In 2008, the City measured its municipal greenhouse gas emissions to be able to forecast our targeted emission reductions. In 2013, we remeasured our emissions and saw a decrease of 11%! As one of the oldest cities in South Florida, we want to lead by example. Our City operations have targeted reductions of:
- 19% reduction in GHG emissions by 2018
- 32% reduction in GHG emissions by 2025
- 37% reduction in GHG emissions by 2035
Getting to the Root of the Greenhouse Effect.
Why is it important?
"Greenhouse Effect" has been part of our vocabulary for decades, but how much do we really understand it?
Although most of the Earth’s atmosphere is made up of oxygen and nitrogen, a small part of it is made up carbon, methane and nitrous oxide that work like a blanket around the Earth, trapping in heat that radiates off the surface of the planet. Like the glass in a greenhouse, they trap the energy beneath it. Without these greenhouse gases, the Earth would be a frozen ball in space. Since these elements have a direct impact on the temperature of the planet, a change in the balance of the elements results in a change in climate.
The vast majority of climate scientists agree that human activity has significantly contributed to or caused the current warming trends being experienced on our planet today. One of the major contributors is the burning of fossil fuels.
Why is burning fuel bad for the planet?
Fossil fuels earned their name based on their formation from fossilized organic matter compressed by the Earth’s crust for 300 to 400 millions of years. The organic matter was comprised of lush, prehistoric plant materials and algae, all rich in carbon. Therefore, burning fossil fuels releases this carbon into the atmosphere. An excess of carbon in the atmosphere alters the natural balance, increases the greenhouse effect and results in warming the planet.
How do trees reduce the greenhouse effect?
Trees absorb carbon — acting as nature’s air purifier. Cutting down trees not only eliminates the number of trees absorbing carbon, but since carbon is stored in their trunks, cutting them actually releases this carbon into the atmosphere as well. Deforestation is the massive clearing of the Earth’s forests. Swaths of forests the size of Panama are lost each year. You've probably heard of the devastating deforestation happening in the Amazon Rainforest.
How much carbon in the atmosphere is “safe”?
“Scientists say that 350 parts per million in the atmosphere is the safe limit for humanity,” according to www.350.org. In 2013, we reached 400. Find out more about what this means by clicking here.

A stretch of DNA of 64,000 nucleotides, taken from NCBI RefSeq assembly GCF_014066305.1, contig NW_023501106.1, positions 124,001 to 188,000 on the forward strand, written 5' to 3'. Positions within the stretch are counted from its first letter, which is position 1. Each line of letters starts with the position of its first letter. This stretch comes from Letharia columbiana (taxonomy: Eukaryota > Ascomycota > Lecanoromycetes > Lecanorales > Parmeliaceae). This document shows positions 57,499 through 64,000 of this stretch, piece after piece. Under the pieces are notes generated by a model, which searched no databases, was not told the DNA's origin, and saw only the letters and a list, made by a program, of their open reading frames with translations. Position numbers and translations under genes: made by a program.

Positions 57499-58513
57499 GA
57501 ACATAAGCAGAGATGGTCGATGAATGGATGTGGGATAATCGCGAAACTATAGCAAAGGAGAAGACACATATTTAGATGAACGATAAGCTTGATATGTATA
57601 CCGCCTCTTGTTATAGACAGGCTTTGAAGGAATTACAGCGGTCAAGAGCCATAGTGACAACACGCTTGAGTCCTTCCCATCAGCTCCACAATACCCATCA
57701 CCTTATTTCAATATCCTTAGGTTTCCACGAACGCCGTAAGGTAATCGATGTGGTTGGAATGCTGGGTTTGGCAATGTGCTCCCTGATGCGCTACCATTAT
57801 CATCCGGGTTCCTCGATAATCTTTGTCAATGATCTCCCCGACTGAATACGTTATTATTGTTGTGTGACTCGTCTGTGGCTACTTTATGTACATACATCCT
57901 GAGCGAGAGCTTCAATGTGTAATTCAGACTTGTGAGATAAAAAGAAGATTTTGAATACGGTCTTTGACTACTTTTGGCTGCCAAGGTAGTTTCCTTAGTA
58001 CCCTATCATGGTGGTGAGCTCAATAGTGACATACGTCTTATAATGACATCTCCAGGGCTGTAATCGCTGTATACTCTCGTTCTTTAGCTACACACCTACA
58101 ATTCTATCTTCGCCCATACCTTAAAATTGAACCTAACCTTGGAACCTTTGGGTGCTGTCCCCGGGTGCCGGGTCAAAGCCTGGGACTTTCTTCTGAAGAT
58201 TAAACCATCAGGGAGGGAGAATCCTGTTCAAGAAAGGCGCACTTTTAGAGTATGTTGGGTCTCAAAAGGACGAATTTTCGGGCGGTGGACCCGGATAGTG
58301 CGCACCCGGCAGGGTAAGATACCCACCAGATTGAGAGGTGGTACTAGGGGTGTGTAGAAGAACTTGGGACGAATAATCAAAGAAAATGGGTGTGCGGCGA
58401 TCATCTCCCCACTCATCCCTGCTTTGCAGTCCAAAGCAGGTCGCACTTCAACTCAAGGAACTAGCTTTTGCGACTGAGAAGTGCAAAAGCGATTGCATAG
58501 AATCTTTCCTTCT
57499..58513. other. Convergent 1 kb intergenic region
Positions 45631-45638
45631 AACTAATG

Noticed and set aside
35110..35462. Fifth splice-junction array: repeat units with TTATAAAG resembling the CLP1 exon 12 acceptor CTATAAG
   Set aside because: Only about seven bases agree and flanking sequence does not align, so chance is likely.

The warming of the planet causes the temperature of the ocean to rise and water to evaporate. This not only creates a more humid global climate, but also puts more water into the atmosphere which increases the greenhouse effect.
The ocean absorbs about 25% of the carbon that we put into the atmosphere. Since the industrial revolution, carbon levels have significantly increased, resulting in a chemical change of the ocean’s seawater called “Ocean Acidification.” A more acidic ocean could wipe out species, disrupt the food web and impact fishing and tourism.
It's not too late to make a turn for the better. The Office of Sustainability is committed to reversing the damage to the Earth we share — and we hope you are too.
See what the City is doing to reduce greenhouse gas emissions.
2013 Greenhouse Gase Emissions Update:
- For government buildings and operations, emissions dropped by 11 percent, from 81,834 metric tons of carbon dioxide equivalent (CO₂e) in 2008 to 72,489 metric tons in 2013. This reduction is equivalent to the emissions from the electricity use in 1,285 homes. The City is well on track to meet or potentially exceed our reduction target of 19 percent by 2018.
- At the community scale, emissions decreased by five percent, from 5,513,890 metric tons of CO2e in 2008 to 5,256,748 in 2013. This shows an overall improvement for West Palm Beach. In fact, all sectors decreased and community emissions are trending lower than forecasted compared to a Business As Usual (BAU) scenario from 2008. However, to meet the reduction targets established in the City’s Sustainability Plan, it is clear that the City will need to target improvements at the community scale, especially with regard to transportation, the largest source of emissions at the community scale.